That slight price pullback, however, likely won’t signal a longer-term trend.
“The way that decline potentially continues is if we see a drop off in demand,” Rebecca Babin, a senior energy trader at CIBC, told Yahoo Finance Live.
“I would note that the prices at the pump have come off by maybe 2 percent to 3 percent whereas the prices of commodities have come off 10 percent to 15 percent [off their highs]. So it hasn't been an equal relationship there. Unfortunately, I don't think we are going to see this gap lowering prices at the pump because demand has remained pretty resilient and we have China starting to reopen,” she added.
“Can we dip a little bit? Sure. Is it going to be enough to kind of get us back to $4.50 a gallon? I don't think so,” she concluded.
According to GasBuddy, U.S. gas prices are expected to drop 10 to 20 cents by the Fourth of July. After that, however, Americans should prepare for more pain at the pump.
“It’s been a scorching summer at the pump with record prices set in every state. While we may see brief relief here and there, the high prices don’t seem to be holding many Americans back from hitting the road with the economy fully reopen[ed],” Patrick De Haan, head of petroleum analysis at GasBuddy, said in a release.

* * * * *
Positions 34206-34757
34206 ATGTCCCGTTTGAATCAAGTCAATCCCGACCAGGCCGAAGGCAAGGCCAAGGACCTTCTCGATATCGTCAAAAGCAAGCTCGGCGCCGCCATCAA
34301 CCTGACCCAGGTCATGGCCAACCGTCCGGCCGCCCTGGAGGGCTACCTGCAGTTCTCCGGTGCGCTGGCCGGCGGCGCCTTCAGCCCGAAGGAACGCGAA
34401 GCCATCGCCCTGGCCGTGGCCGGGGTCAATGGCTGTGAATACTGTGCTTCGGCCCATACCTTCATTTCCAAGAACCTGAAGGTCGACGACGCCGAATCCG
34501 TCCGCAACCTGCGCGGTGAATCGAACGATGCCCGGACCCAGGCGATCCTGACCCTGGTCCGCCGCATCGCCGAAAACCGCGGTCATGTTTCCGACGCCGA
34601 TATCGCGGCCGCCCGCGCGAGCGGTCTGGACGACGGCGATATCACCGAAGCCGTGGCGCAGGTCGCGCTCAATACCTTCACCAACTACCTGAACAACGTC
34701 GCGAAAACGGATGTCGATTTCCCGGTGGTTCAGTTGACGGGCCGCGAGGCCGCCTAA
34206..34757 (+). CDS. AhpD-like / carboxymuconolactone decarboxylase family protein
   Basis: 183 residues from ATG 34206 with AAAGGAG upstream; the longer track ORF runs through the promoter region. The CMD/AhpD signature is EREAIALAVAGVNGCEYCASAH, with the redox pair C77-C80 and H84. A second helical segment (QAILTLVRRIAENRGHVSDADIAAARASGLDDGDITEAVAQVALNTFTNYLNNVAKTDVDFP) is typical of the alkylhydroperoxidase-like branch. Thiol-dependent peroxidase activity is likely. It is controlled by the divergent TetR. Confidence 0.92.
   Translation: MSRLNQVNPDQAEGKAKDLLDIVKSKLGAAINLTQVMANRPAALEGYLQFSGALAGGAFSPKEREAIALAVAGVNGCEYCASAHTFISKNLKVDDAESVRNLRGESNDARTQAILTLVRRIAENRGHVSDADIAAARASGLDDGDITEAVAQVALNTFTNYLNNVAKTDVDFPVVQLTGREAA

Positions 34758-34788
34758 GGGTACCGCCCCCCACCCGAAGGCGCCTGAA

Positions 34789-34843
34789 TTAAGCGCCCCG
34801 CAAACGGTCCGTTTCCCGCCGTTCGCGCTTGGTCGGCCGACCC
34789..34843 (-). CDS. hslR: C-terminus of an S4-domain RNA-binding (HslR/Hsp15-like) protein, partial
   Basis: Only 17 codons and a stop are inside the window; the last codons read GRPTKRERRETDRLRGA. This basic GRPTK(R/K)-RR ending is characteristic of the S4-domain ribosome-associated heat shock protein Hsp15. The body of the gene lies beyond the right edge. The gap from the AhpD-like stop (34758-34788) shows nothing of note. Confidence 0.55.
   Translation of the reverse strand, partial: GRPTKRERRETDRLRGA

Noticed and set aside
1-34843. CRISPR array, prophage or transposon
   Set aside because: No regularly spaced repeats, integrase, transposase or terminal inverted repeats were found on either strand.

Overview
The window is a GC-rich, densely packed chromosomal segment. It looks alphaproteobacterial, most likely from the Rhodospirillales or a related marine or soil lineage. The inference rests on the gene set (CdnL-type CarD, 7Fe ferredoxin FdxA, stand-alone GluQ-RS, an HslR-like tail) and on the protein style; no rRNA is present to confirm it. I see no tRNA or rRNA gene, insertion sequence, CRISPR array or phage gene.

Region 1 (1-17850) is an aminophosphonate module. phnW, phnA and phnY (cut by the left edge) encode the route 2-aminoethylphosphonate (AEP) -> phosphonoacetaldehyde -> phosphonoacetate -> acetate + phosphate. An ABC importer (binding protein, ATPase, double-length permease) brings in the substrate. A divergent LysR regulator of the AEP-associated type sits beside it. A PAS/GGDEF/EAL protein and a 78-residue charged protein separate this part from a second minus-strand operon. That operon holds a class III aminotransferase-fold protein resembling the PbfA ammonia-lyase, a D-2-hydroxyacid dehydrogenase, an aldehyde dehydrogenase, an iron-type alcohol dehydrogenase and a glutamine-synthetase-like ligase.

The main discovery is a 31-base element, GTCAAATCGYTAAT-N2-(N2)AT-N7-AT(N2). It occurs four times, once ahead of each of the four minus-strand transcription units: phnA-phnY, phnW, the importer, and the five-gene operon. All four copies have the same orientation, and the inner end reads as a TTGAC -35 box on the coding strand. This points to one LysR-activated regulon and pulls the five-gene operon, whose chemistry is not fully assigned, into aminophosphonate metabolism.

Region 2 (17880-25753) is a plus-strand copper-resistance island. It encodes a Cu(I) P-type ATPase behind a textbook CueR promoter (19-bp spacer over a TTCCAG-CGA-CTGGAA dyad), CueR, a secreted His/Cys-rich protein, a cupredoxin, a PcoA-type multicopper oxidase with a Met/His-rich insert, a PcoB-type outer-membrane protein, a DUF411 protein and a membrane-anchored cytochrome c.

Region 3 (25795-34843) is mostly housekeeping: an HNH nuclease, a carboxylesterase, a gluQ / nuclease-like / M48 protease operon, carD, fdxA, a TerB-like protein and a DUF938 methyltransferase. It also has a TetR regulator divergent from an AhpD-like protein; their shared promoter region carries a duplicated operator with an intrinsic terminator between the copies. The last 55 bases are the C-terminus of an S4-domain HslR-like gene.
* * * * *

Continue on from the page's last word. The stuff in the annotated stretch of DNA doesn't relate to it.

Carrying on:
“While we may see relief as we approach July 4, and potentially after, the volatility in markets remains high. We still could see a super spike in gas prices later this summer, should a hurricane threaten Gulf Coast oil refineries or oil platforms. Motorists should know that while we may see small relief today, risks remain that prices could go up at a moment's notice and set new records again,” he continued.
Meanwhile, President Joe Biden has signaled that he is nearing a decision on a temporary pause on the 18.3-cent-per-gallon federal gasoline tax, which could offer some relief to American drivers.
“If the tax is suspended, prices at the pump could drop even further this summer, saving American drivers collectively about $70 million per day while the average motorist saves $25-$70 over three months,” GasBuddy noted.
However, per the New York Times, some experts are contending that the federal gas tax makes up such a small portion of the price at the pump—coming in at less than 5 percent of the total cost—that many consumers might not even notice the change.
Ethen Kim Lieser is a Washington state-based Finance and Tech Editor who has held posts at Google, The Korea Herald, Lincoln Journal Star, AsianWeek, and Arirang TV. Follow or contact him on LinkedIn.